Alton Evening Telegraph from Alton, Illinois on July 9, 1963 · Page 6
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July 9, 1963

Alton Evening Telegraph from Alton, Illinois · Page 6

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Alton, Illinois
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Tuesday, July 9, 1963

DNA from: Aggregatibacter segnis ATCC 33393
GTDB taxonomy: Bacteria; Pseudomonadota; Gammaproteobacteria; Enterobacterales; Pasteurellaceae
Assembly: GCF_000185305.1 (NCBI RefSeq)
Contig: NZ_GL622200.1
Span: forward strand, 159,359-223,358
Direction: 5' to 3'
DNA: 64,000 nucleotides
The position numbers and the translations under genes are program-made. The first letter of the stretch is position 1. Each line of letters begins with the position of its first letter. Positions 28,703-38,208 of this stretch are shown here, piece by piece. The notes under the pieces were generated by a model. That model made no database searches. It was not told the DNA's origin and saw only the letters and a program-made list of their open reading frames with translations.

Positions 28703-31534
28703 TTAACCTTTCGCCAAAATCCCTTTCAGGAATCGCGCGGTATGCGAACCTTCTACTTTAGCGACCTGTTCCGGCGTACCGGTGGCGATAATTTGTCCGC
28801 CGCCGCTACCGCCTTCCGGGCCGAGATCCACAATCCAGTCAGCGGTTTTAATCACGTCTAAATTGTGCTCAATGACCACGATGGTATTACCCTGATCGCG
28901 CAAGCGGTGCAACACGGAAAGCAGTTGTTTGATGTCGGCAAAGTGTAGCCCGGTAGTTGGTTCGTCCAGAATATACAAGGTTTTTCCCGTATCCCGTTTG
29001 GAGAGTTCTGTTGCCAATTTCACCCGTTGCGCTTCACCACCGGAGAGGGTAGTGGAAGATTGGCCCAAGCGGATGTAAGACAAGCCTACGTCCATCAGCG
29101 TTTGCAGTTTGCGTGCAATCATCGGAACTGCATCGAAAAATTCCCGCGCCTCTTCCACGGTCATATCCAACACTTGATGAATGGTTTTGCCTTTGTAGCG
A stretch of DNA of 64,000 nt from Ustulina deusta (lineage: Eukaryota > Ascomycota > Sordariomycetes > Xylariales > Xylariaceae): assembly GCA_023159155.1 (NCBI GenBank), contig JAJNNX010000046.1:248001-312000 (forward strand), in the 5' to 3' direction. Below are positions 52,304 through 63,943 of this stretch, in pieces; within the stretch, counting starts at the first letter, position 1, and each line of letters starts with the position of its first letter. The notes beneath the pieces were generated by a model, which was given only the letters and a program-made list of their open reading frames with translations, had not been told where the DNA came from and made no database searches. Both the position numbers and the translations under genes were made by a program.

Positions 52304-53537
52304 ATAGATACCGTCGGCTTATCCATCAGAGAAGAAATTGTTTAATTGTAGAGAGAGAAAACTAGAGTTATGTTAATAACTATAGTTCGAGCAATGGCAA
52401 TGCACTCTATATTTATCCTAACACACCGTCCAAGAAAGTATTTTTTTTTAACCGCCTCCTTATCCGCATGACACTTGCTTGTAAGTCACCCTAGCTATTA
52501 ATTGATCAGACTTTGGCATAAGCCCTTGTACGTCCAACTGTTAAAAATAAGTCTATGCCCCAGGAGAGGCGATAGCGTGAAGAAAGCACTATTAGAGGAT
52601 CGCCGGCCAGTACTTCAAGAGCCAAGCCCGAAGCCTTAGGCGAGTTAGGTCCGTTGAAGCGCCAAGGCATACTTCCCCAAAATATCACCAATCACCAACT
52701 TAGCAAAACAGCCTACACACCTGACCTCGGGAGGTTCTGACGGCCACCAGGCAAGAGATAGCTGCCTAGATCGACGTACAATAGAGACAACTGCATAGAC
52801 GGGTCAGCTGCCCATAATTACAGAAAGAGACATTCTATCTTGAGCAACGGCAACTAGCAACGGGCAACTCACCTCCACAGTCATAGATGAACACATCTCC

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ALTON EVENING TELEGRAPH TUESDAY, May's Column Safety on Farms Lags Behind U. S. Average tty ttttJMAN W. MAY Madison County Adviser For many years farming has fattked as the third most hazardous occupation. Only mining, in eluding quarrying and petroleum drilling, and construction have Higher death rates. In general the death rate from farm accidents has followed na tlonal trends, decreasing steadily it the turn of the .century. But where the rate on farms was once below the national average in recent years it has been higher. And the difference appears to be increasing. In T. W. May 1SG1, when t h e national rate fell to an all-time low of 50.4 deaths per 100,000 population, the farm average rose to 58.8. National Farm Safety Week, July 21-27, is an opportune time to examine the record to learn where farm safety falls down. National Safety Council statistics show that motor vehicle, home, and public accidents — the three largest accident categories nationally - hit farm residents about as hard as the rest of the country. Lag in Work Safety It is in work safety that farming lags behind. Work accidents are second only to motor vehicle accidents among farm residents, comprising 31 per cent of the total. Other industries have developed safety procedures that have made accidents the smallest of all four categories — accounting for 15 per cent of the nation's accident toll. These same procedures, put to work on the farm, can bring farm safety back into line with the national record. A farmer must be many kinds of a craftsman. He often is called on to be a carpenter, an electrician, a mechanic. He uses fuels, chemicals, fertilizers and many different kinds of machines. National Farm Safety Week is not a week in which to be more careful, then to be forgotten until next year. Instead it is a time to examine work habits, to compare methods with those proved effective in other industries, and to seek out better and safer ways to do our jobs. Accident prevention is a year- round job. An official week is simplya reminder that emphasis es the importance of-that job. Every week should be Farm Safety Week. Pond Scum Control AJgae in ponds can be controlled with copper sulfate or commercial bluestone. Use it at the rate of 3.7 pounds per one acre foot of water. An acre foot of water means the water on one acre to a depth of one foot. An acre pond that averages 6 feet deep would contain 6 acre feet of water. If a second treatment is necessary allow a couple of weeks between applications so that the first batch will be used up. Rake out matted growth, since it will . absorb too much of the chemical. The practical way to use copper sulfate is to keep a supply on hand and spray patches of algae steers will drink about 10 gallons per head daily in June and July compared with about 3 gallons In January. Interest in growing grain sor ghum in this area is inc'reastnc and more attention is being given to variety selection. A test plot of ten varieties is being grown by Howard Kaseberg of N a m e o k i township. The annual county 4-H club show will be held on Tuesday, July 23, at Highland, on the first day of the Madison County Fair. Club members will exhibit livestock, poultry, garden displays and home economics projects. Judging starts at 9:30 a.m. Everyone is invited to attend this 4-H club show. Don't water your lawn more than once a week. Daily sprinkling will make your lawn more susceptible to diseases. When you do sprinkle, give it a one-inch soaking. Milk is an excellent source of calcium. Nearly a dozen eggs or one-half dozen oranges or six cups of cabbage are needed to furnish the same amount of calcium as one cup of milk provides. Fifty 4-H boys and 10 adults will soon be selected to attend the second annual 4-H Livestock Marketing Career Program July 30-31 at the National Stock Yards in East St. Louis. 4-H boys who are high school sophomores or older and would like to attend should ask the farm adviser's office for an application form. Jersey Youth Attending S1U Workshop JERSEYVILLE David Duval, oldest son of Mr. and Mrs. as necessary. One farmer licked the algae Kenneth Duval of Fieldon, is at- ending a workshop in journalism at the SIU campus in Carbondale. The workshop is a four-w e e k course in yearbook or newspaper instruction for high school juniors and seniors. Morning sessions include classes in theory of yearbook or newspapers and afternoon sessions are devoted to actual work on same. David is a senior at the Jersey Community High School and will be co-editor of the "J," official yearbook of the school next year. This will be his third year on the yearbook staff. Mr. and Mrs. Duval and son, Donnie, and John Eyers accompanied David to Carbondale Sunday and attended a reception in the family living lounge of the Home Economics building at Thompson Point for the 60 students attending the journalism workshop, Three Arraigned in Greene County Court CARROLLTON — Three young men were arraigned Monday before County Judge L. A. Mehrhoff. Charles Costello, 20, of Greenfield, charged with driving a motor vehicle while his license was suspended, was granted a continuance to consult an attorney. problem by making his pond bank steeper, to a depth of 18 inches of water. The steeper bank discouraged growth of cattails and other pond weeds as well as algae. The excavation can be done with a back hoe or a drabline. Management Tours Managing a farm is much like pitching a baseball — some fellows do it better than others. But any pitcher can sharpen his ability by studying and practicing the style used by the old pros. And Hall and Miss a good farm manager can im- Jacksonville. prove his skill by watching how others achieve success. Farm management tours conducted by the Illinois Farm Bureau Far m Management associations in cooperation with the University of Illinois Cooperative Extension Service in Agriculture show how other farmers succeed. Plan now to attend. The annual tour of the Lincoln Farm Bureau Farm Management Association will be held August 7 in St. Clair county. All farmers house. and landowners are invited. Clearing Water If you want to make your cistern water clear, try the following method: For every 1,000 gallons of water in the cistern, get ',i pound of alum and J /4 pound of hydrated lime. Make a paste of the alurn and lime in a stone jar with a few quarts of water. Dilute this paste with five gallons of water and add it to the cistern. Stir it into the cistern with a long board or a pump, and let it settle for 48 hours. The precipitate will carry the fine dirt particles to the bottom of the cistern, Use the clear water from the upper part of the cistern. The Midwest Plan Service recently developed a plan for a 50- foot PQle utility building with a clear-span truss. This building is useful !«• beef housing, dairy housing, machinery housing or rural warehousing, You may see t h i s plan \>y contocttnir your county terra a<Jyteer. ' . water requirements The case against Raymond A Allen, 26, of Greenfield was also continued. He is charged w i 11 deceptive practices. Albert Hayes of Jacksonville pleaded innocent to a charge o Polish Man Exchangee At Greene CARROLLTON — Ramon Mackowski, 2-1. of Warsaw, Poland, arrived Sunday to spend July 2 to July 22 In Greene County at the home of Mr. and Mrs. Ralph Koontz, wlw have a son who is spending this summer in Poland, both youths being sent through the International Farm Youth Exchange. Mackowski is the son of Mr, and Mrs. Jozef Mackowski and although he is Polish, reads Eng- isli and understands it if it is spoken slowly. He also speaks Russian. He has completed five years of academic training beyond secondary school. He holds a master of law degree and his major course of study was agricultural law. He is an issistant leader, organization sec- ion of the central board of the Rural Youth Union of his country. He has also worked with Scouts and student organizations, 4-H Clubs and other rural youth organization. He has lived 17 years on a five*acre farm and :he major crops are potatoes and cabbage and the major livestock enterprises are cattle and chick- ns. The Polish youth will attend the Greene County Fair and will be one of the speakers soon at a meeting of the Greene County 4- Club Federation, according to an announcement made Monday by David Hembrough, assistant farm adviser in Greene County. Hospital Notes CARROLLTON — Mr. and Mrs. John Carter Jr., of Carrollton are parents of a son born Sunday in 3oyd Memorial Hospital. This is the fourth child of the couple and third son. Mrs. Carter is the former Janet Burton, daughter of Mr. and Mrs. Ward Burton of Wrights and Carter is the son of Mr. and Mrs. John Carter Sr., of Carrollton. Admitted to the hospital Saturday as medical patients were Tom 3echdoldt of Eldred and Benjamin Hopwood of Carrollton. Admitted Sunday as medical patients were Mrs. Lurinda Burroughs and VIrs. Olive Green of Greenfield and Miss Marie Velleneuve of Kane. Miss Joyce Goode of Greenfield was admitted Sunday for surgery. Admitted Monday as medical patients were Fred Peters of Hardin and Robert C. Darr of Carrollton. Robert D. Rothe of Kane was admitted for surgery. Mrs. Roberta Cook of Carrollton was dismissed Sunday and dismissed Monday were Miss Carolyn Bridgewater, Miss Becky Bridgewater and Mrs. Shirley Meek and son, all of Carrollton. Warden WORDEN — The Woodward family reunion was held Sunday at the American Legion pavilion in the City Park. Mrs. Emma Sharp was entertained at a birthday party at her home Friday evening. A miscellaneous shower was was given at the Methodist Church Friday evening lor Mr. and Mrs. David L. Tune of Bethalto who were married June 29 in Worden. George Moultrie returned home Saturday from the Community Memorial Hospital in Staunton. Miss Ginger Heinemeier return ed home Saturday after a visit with Mr. and Mrs. Jay Hartman at Grosse He, Mich. Mr. and Mrs. D. B. Ward of Roxana were guests Sunday ol Mr. and Mrs. C. L. Slaton. ATHENS — Greek importers are reported interested in boosting driving while his license was re ^'-" """""-""• uuMiifc, wim 'trade in hides and skins. NAACP Planning Increased School Integration Drive EDITOR'S NOTE—Why do Ne- = ;ro integration leaders attach major importance to school desegregation? And how firmly are hey pressing for it? Here's a re- jort on the public school desegregation program adopted at the ecent NAACP convention in Chicago. By RUSSELL LANE CHICAGO (AP)—A stepped-up drive for greater racial integra- ion in public schools—North and South—is being prepared by Negro groups in cities throughout he country. The blueprint was adopted at he convention of the National Association for the Advancement of Colored People in Chicago last week. Roy Wilkins, NAACP executive secretary, told the meeting that such a drive is being pressed in 70 cities in 15 Northern states. In the South, other phases of the broad desegregation movement are more pressing and immediately productive as a rule, delegates were told. Branches and state conferences of the NAACP were urged to "mount a vigorous effort accelerating the pace of school desegrelation everywhere." Cites Progress Wilkins said that historic steps o eliminate racial imbalance and segregation have been taken in •Jew York, New Jersey and Cali- brnia, and court victories are being won, district by district, in other states. But, he said, "until our demand .'or more sweeping effort by government is met, our children will be cheated of their futures." Why is it important from the ^egro viewpoint? Dr. Annabelle Carey Prescott, a veteran Negro teacher, principal and humans relations direc- :or in Chicago's public school voked and the case will be set for trial. Carrollton Notes CARROLLTON — A marriage license was issued July 5 in the office of county clerk Richard McLane to Pruitt W. Hill of White Hall and Miss Carolyn J, Deen of facksonville. Mr. and Mrs. Harold Holland of Wood River were guests Sunday of Mr. and Mrs. Richard Ciller. A1C Richard Lawson and Mrs. Lawson and son of Panama City, Fla., who are visiting Lawson's parents, Mr. and Mrs. Cline Lawson in Roodhouse, were guests Sunday afternoon of their uncle and aunt, Mr. and Mrs. Charles Bishop. They were accompanied to the Bishop home by Lawson's father, Cline Lawson, of Rood- system, says, "encapsulated schooling of youngsters is not a sound preparation for life. We must come, and quickly, to a situation in which all young people can meet and learn to associate n their formative years." In its program adopted at Chicago, the NAACP said that segregated schools "are psychologically and educationally harmful to all children, Negro and white." The convention directed local chapters to continue picketing: boycotts, sit-ins, and other peace- fu 1 mass demonstrations "if state directives for desegregation are not quickly implemented on a local level." A coordinated drive closely related to school desegregation was aimed at integration of housing De facto segregation in public education can no longer be accepted or excused as the inevitable result of segregated housing' the resolution said. Objectives The objectives were spelled out thus: —To change those practices contributing significantly to de facto segregation and all other discriminatory education prac tices. —To urge adoption of rezoning including steps on the lines of the Princeton plan in which assign ment of pupils is made by grades to schools combined in a single attendance area, reorganizing thi use of schools, changing feede plans of elementary to secondary- schools, and other effective de segregation plans. —To support open enrollment xeept where other plans can be ised to achieve greater desegregation. —To locate new schools on sites ffering maximum desegregation ind to insure that other school xpansion plans provide desegregation. —To oppose mobile or portable mils which extend segregation. —To oppose and change the neighborhood school policy when- vcr its misuse results in segregated schools. —To urge assignment of chll- Iren from overcrowded to under- .tilized schools; the Princeton plan for large groups of schools n adjacent segregated, integrated and white areas, and Ibcation of iew secondary schools outside segregated areas. Representation At GOP Meet Reapportioned By LARRY OS1US WASHINGTON (AP) —California and Florida will have relative- y bigger voices in the 1964 Republican convention while such states as West Virginia, Pennsylvania, Nevada, Connecticut and Louisiana will have substantially 'ewer votes than in 1960. The tentative apportionment oi delegates to the GOP presidential nominating convention in San Francisco next July calls for a otal of 1,308 — each with one vo t e _ compared with 1,331 four years ago. The apportionment is made 1 up by the Republican National Committee under a formula approved >y the 1960 convention. The Democrats, who meet next year in Atlantic City, don't expect to announce their apportion nent of delegates until this fall California and Florida Republi cans drew hefty increases mostly because the increases in their populations entitled them to more congressional representation. The OP apportionment of delegates is based partly on the number o congressional districts in a state California gets 86 votes nex year compared with 70 in 1960 Florida will, have 34, an in'creas of eight. New York will have the biggei delegation with 92 votes, down four. West Virginia was the bigges loser, dropping from 22 votes i 1960 to 14 next year. Nevada Pennsylvania, Connecticut ani Louisiana each will lose six. If Kentucky, Mississippi o Louisiana should elect Republicar governors in upcoming elections each would get six more bonu votes. Under the plan adopted by th 1960 convention, each state get a minimum of two votes for eac senator, two for each representa tive at large, and a bonus of si if the state voted Republican i the 1960 presidential election chose a Republican governor senator then or in a subsequen election. j Additionally, each congressional | district gets two votes unless it failed to draw at least 12,000 Republican votes in the 1960 presidential election or House race in Firm Withdraws Bid for Stories Of Astronauts CHICAGO (API-Withdrawal of $3.2 million'contract bid to the alion's 16 astronauts for person- 1 stories of their space flights as been announced by Field En- ?rprises Educational Corp. Corporation president Bailey K. loward, in a statement Monday, aid the publishing firm hadn't eon able to "obtain a meeting of linds" with the National Aero- autics and Space Administra- 011. "Following our most recent onversations with officials of SA," Howard said, "we have cached the conclusion...that fur- icr negotiations would be futile." The space administration, while ot a parly to the contract, had ssumed responsibility for pass 1K on its provisions. Announced 1 January, the proposal drew nmcdiate congressional and ircss criticism. Involved were l(i astronauts, ncluding the original seven. The -•ontract would have been foi lights in the two-man Gemini apsule, slated for next year, and n the Apollo capsule designed to carry the three-man expedition to lie moon. Field Enterprises Educationa !orp., which publishes the Work Book Encyclopedia, had offeree o establish a non-profit company vhich would have paid the astro nauts $3.2 million over a 10-yeai period or until the first moon anding. Book, magazine, newspaper elevision, radio and motion pic- ure rights for both Project Gem ni and Project Apollo would have been covered in the proposed con ract. The Field Enterprises officia said NASA had indicated late in 962 that it would be in the na- ional interest for the astronauts o enter a contract covering ex elusive rights to their persona stories. "We believe that the proposa presented last January met al he conditions spelled out...,' loward said. Most of the criticism centerec around the idea that it was inap- )ropriate for the astronauts to be on a private payroll, Howarc said. 'HER BOOK' WENT WEST ALBUQUERQUE Iff) — A recen visitor from Illinois, browsing i a local book store, was surprise :o come across a book dedicate to her. Miss Deborah Graves, 15, o Robinson, 111., was looking throug a bin of books priced at 25 cen 1 each when she spotted "Captai Adam" by Donald Barr Chidsey The book, which was written i 1953, carried this dedication: "To a different Deborah, daugh ter of Dean and Virginia Grave is dedicated this little lesson i how-to-get-your-man." Barren rock, cut by stream and buried under glaciers, co' ers three-fourths of Norway. To Get Awards for Part In Rescue at Hartford HARTFORD — Fire Chief Cyril erguson has announced that two nembers of the local fire de- artment, BUI Hendricks and ichard Cm-mean, will receive n award from the Madison Coun- Firemen's Association for their ecent rescue of two men over- ome by fumes and trapped !n- de a water tank here while they r ore painting it. The two firemen, off duty at 10 time, answered the fire call nd ascended the water tank by imbing up the legs of the frame- ork. They went inside the tank nd brought the two overcome 'orkers out to the ledge of the ank. After they had been revived two men were lowered to the round with the aid of other flro- icn and rescue workers from inclair Refining Co. and taken i the hospital. The award will be given at Ed- 'ardsville on July 18. llnrtford Notes HARTFORD — Mrs. John Jer- nan and sons, Glenn, Clifford and Ihuckic, of W. Third Street have cturncd home after spending a veck in Brownsville, Tcnn., with VIrs. Jerman's parents, Mr. and VIrs, John Kelly, who had pro- 'iously been visiting here with •datives before returning to their ionic. Mrs. Russell Belden and children, Barbara and Dennis, of E. iawthorne St., returned home Saturday from a week's visit it Trenton, Mich., with Mr. and Mrs. lecil Malone. They accompanied Charles Belden of Mitchell or he trip and also visited in Canada before returning home. Mr. and Mrs. Frank Zagar Jr. lave returned to their home it Galesburg, 111., after spending t veek's vacation with their parents, Mr. and Mrs. Frank Zagai of Hartford and Mr. and Mrs. An;on Woolsey of East Alton anc ither relatives. John Clotto of St. Louis, son-in aw of Mrs. Caroline Thomas o V. Third Street, is recovering sat sfactorily after suffering a hear attack a week ago. ACCRA — Final figures sho\ he last Ghanan cocoa crop t have amounted to $160 million. vwv vwwwwwvv* COTTAGE HILLS VFW NO. 7678 FIRST ANNUAL FESTIVAL JULY 10-13 Peter Paul Amusements Refreshments and Entertainment that district in quently. 1960 or subse- COSTS GOING UP SANTA CLARA, Calif. (AP) — The University of Santa Clara will raise its tuition $100 a yeai every other year for the next decade, beginning in Septembei 1964. Present tuition is $1,000, increase tremendously during hot weaUier. For esamnle, yearling • T Rain or Shine FISH FRY Sponsored fay Madison County Tax Payers' Association WEDNESDAY, JULY 10 American Ugion Park By Paw 66 Edwardsvllle Adults $1,25 Children (under twelve) 75c YOU CAN BAT! Serving from i p.m. to 8 p.m THE MOST COMPLETE DRIVE-IN MENU IN THE ENTIRE AREA! 36c 31c 39c 45c LOOK Al This SANDWICH SELECTION WIMPY-STEAKBURGER on toasted bun, with Our Special Sauce STEAKBURGER on toasted bun with Bermuda Onion, Dill Pickle or both CHEESEBURGER Steakburger with melted American Cheese on toasted bun TOMATO BURGER Steakburger dressed with Sliced Tomato and crisp lettuce PORK TENDERLOIN—A '/* -Lb. Tenderloin breaded and deep fried served with Lettuce and Tomato. . BAR-B-Q Pork, Beef or Ham on toasted bun, special pickle HAM SANDWICH—Grilled Ham on toasted bun, special pickle HAM & CHEESE COMBINATION Hot or cold on tasty Rye BACON & TOMATO CLUB—Grilled Bacon served on 3 slices of Toast, with Lettuce and Tomato . ., HOT DOG—On toasted bun 25c CONEY ISLAND—Hot Dog with all the trimmings.. 35c CUBE STEAK with Lettuce and Sliced Tomato 59c HAM SALAD SANDWICH on Toast, with Potato Chips BEL*AIR *WY 66 & HI TR 6-9636 i LAST NITE! — Tab Hunter, Frank Avalon 'OPERATION BIKINI' 'Magic Voyage-Sinbud' STARTS WED. ROBERT PRESTON TONY % RANDALL ISLAND TECHNICOLOR* PAN A VI SI ON 'A WARNER BROS. PICTURE JOHN WAYNE DEAN MARTIN RICKY NELSON 1 TECHNICOLOR LAST NITE! —— Hugh O'Brinn, Dolores Hart 'COME FLY WITH ME' 'FOLLOW THE BOYS' STARTS WED. HE nisi nuts IOHO FILM miHnmii [IAN FIEMIN6'S| SEAN CONNERY M JAMES BOND tt URSULA ANDRESS. TECHNICOLOR A'KMfc GEROIIHOJ ; *u<rinf CHUCK CONNORS • KAMALA DEVI Education To Meet ni ROXANA — The Christian Ed- ontion committee of First Pros- vlerlfiti Church, will meet al 7 m. Wednesday nt the church d the church mid social com- illtee will meet at 8 p.m. ROXANA — Mrs. John Wiem- r and daughter, Marsha Kay, of mporia, Kan., are visiting Mrs. Viemer's parents, Mr, and Mrs. iverett Banks of E. Sixth St. Miss Becky Tarcha, daughter of \r. and Mrs. Paul Tarchn of Ca- OKH Park, Calif., is visiting Miss aren Scott and her parents, Mr. nd Mrs. John W. Scolt of 216 enth St., tor three weeks. The archa family formerly resided i the Wood River area. Madge Webb, daughter of Mr. nd Mrs. Elby Webb ot 112 E. Ixlh Street, returned Monday af- cr spending a few days with her •andparcnts, Mr. and Mrs. Bei> iird Roberts in Nebo. Mr. and Mrs. Wesley Hurley nd daughters, Karen and Maria, of <I18 Roller Ave., have rc- urnecl after spending three days t Table Rock State Park in Mis- oiiri. They were accompanied by is nephew, Bobby Galligos of Al- 011. Mr. and Mrs. Kenneth Weissen- vich and daughters, Kalhy, Jery and Debbie of Belleville, spent Sunday with Mrs. Weissenbach's istcr and family, Mr. and Mrs. Leo Schubert and son, Norman, f yi'l Doerr Ave. Mr. and Mrs. J. Clyde Lawrence md daughter, Gay of W. First St., lave r e t u r n e d from Bagnell Dam where they spent the past veek vacationing. Other residents vho returned Monday after spend- ng a few days at Bagnell Dam vere Mr. and Mrs. Henry Oiler Knne KANE - Mr. and Mrs. Erwln entertained several guests Saturday night at a flsli[ Slipper. Mr and Mrs. rtcuberi Allen nnd Mr. and Mrs. Clnrcncfe Copo returned home Sunday from independence, Kan., where they were guests several days of Mr. nnd Mrs. Sam wyly. Mr. and Mrs. Ed Weller went to Charleston Sunday. They were accompanied home by their dnUgh- lers, Barbara and L.I ri d a , Shirley Allen nnd Carlotta Slcirtach- er who had spenl the past week at n music camp at Eastern Illinois University. amfsorr mcharToTft. Fourth St., nnd Mr. and Mrs. Clyde D. Donham and son, John, of W. Second SI reel ' Mr.'and Mrs. Wilson II. Grow and daughter, Dorothy of 318 Dor-rr Ave., have returned after spending the weekend vacationing tit BaRiiell Dam and Table. Rock Slate Park near Branson. Tuos., Wed. and Tluirs. Feature Family Prices All Seats 25c KIDDIES' MATINEE Continuous from 1 p.m. Every Wednesday TONIGHT, WED., THUKS. 2 Big Color Hits Gordon (Tarzan) Scott nnd Yolco Tani "SAMPSON AND THE 7 MIRACLES" Tucs., Tluirs. at 7:10 p.m. Wed. 1:00, 4:20, 7:35 p.m. Elizabeth Taylor Dana Andrews "ELEPHANT WALK" Tues., Thurs. at 8:35 p.m. Wed. 2:40, 5:40, 9 p.m. BOX OlM-'ICIi OI'ISNS AT 7iO<l LAST TIM1C TONITM Vaul NMVMIIIH as "HUD" IMus Klvls l'r«Hley with ' "GIIU-S! GIRLS! GIKLSl" Starts WED. for 1 Week IT'S THE PUCE WHERE THEY INVENTED IT! I OPEN 7:00 — START DUSK I Comfortably COOL WILDEY TONITE-WED.-THURS, JOHN WAYNE Lee Marvin, Dorothy Lnmour <'DONOVftN'S REEF" TONITE-WED.-THURS TECHNICOLOR® ' RriMMd by BUENA VISTA attribution Co., tot. ,91963 Wilt Mtnty Product Shown 0:30, 0:10 •fc Plus Disnoy Featurettc -fa "YELLOWSTONE CUBS" In Color—at 8:25 STARTS FRIPAYI Both GRAND & WILDEY 42 GREAT STARS IN... DARRYL F. ZANUCK'S WIMPY SPECIALTIES • CHICKEN BASKET $1.10 • SALAD BOWL 40c • FRENCH FRIES 25c • POTATO SALAD 25c • COLESLAW 25e • ONION RINGS 40c 40c 50c Drinks and Desserts SHAKES • PIE SUNDAES • MILK COFFEE-TEA COCA-COLA ROOT BEER ORANGE DRINK LEMON, LIME or ORANGE ICEE MEATLESS MENU § Fish Sandwich • Shrimp • Grilled Cheese f Shrimp Steak WIMPY'S Drive-In GODFREY ROAP. 60DFRIY 4994813 FOR GAWY-QVTS GODFREY 2 BIG DAYS! GODFREY QUICK CLEAN CENTER 5526 HUMBERT RD. C/4 Block South of Alby Rd.) GO WEDNESDAY, JULY 10th THURSDAY, JULY 11 HOURS: 9A.M. TO 8P.M. ATTENDANT TO ASSIST YOU. COMPLETELY AIR COOLED!! FREE ATTENDANCE PRIZES! FREE REFRESHMENTS! FREE PERFUME For The LADIES! FREE BALLOONS For The DRY CLEANING 25c POUND MI ; Coupon " BIG 25 Lb. WASHER Washes 8'xl2' Shag Bujfs! * « * Everyone is welconie Come. Bring a friend and SAVE during our GRAND OPENING! w •' • • • <<-.'• .',*.. ..*..•.-..*".. f ,. ., , pl '...',